Most Christians you talk with love Peter. We like him because he is relatable–he stumbles so many times in his walk with Jesus, but in the end he always learns his lesson. Peter was also a humble man and we recognize this in his salutation when he refers to himself by his birth name—Simon.
I was always taught that the name Simon means ‘shifting sand’ (unsubstantiated) and we see that instability continually throughout Peter’s meandering with the Lord. But then Jesus announces the name-change in John 1:42.
Now when Jesus looked at him, He said, “You are Simon the son of Jonah. You shall be called Cephas.”
It is interesting to note that Jesus was speaking prophetically, because Simon does not officially become Peter; he does not change from ‘shifting-sand’ to ‘rock’ until Matthew 16:15-18
He said to them, “But who do you say that I am?” Simon Peter answered and said, “You are the Christ, the Son of the living God.” Jesus answered and said to him, “Blessed are you, Simon Bar-Jonah, for flesh and blood has not revealed this to you, but My Father who is in heaven. And I also say to you that you are Peter, and on this rock I will build My church, and the gates of Hades shall not prevail against it.
Who Are You
Does it not seem like the majority of people we know have an identity crisis, not knowing who they are or for what reason they are here? Peter attained his identity when he understood not who he was, but who Jesus is. Therefore, it stands to reason that we cannot possibly know who we are until we know who Jesus is.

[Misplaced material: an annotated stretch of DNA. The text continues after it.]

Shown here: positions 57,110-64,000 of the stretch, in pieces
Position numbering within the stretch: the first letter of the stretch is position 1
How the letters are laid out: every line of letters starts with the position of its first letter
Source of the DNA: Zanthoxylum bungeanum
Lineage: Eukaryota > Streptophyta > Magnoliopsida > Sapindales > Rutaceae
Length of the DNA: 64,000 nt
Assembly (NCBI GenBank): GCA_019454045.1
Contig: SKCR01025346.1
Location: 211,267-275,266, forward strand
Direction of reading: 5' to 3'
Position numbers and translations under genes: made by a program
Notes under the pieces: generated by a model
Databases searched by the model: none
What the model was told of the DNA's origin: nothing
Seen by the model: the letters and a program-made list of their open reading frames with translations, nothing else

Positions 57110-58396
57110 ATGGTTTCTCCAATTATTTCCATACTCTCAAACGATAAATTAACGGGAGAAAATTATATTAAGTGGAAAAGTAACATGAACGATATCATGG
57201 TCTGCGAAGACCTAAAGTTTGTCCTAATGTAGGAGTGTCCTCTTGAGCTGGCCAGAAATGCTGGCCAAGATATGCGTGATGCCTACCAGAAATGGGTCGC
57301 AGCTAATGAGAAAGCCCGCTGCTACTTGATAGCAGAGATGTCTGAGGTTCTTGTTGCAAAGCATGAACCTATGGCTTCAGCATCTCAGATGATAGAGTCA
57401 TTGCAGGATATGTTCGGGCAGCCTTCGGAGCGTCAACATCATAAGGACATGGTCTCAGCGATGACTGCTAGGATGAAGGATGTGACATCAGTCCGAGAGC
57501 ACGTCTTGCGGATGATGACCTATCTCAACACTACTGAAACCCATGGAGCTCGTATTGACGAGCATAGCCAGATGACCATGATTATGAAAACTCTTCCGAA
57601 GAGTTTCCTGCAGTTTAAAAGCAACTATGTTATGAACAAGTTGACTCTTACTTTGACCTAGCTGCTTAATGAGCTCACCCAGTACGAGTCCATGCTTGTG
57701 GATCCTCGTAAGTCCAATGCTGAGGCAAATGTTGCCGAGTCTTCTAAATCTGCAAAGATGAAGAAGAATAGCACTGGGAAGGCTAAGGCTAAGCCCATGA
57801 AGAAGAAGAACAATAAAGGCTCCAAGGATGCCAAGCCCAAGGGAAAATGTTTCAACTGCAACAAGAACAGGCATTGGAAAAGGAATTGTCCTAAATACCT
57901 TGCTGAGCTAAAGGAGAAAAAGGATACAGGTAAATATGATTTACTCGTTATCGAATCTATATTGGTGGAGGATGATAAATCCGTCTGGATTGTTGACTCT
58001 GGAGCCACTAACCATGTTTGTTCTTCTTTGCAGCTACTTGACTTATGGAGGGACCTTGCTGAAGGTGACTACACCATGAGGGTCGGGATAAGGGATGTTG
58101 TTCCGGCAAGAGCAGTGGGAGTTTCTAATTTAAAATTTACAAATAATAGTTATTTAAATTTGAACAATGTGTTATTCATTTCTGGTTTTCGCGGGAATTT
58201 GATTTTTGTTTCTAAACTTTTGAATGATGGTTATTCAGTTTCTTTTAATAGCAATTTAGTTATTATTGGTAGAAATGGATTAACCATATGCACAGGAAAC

Once we conclude that our life is all about His life, we can than begin to grasp who it is we were meant to be. To the extent we understand Jesus, we will understand ourselves. All things were made by Jesus and for Jesus. When we come to understand that Christ does not exist for us and our good pleasure, but that we exist for Him and His good pleasure, then our identity is no longer in crisis. Tell that to any teenager.
Peter has not forgotten. By the mere mention of his former name we know that Peter recognizes this is the person he used to be and by God’s grace he is no longer that person. We note that there is a no sorrow—Peter does not grieve his past, but rejoices in his salvation. I suspect that from time-to-time someone would ask him why he still occasionally used his former name and I suppose Peter certainly took the time to explain.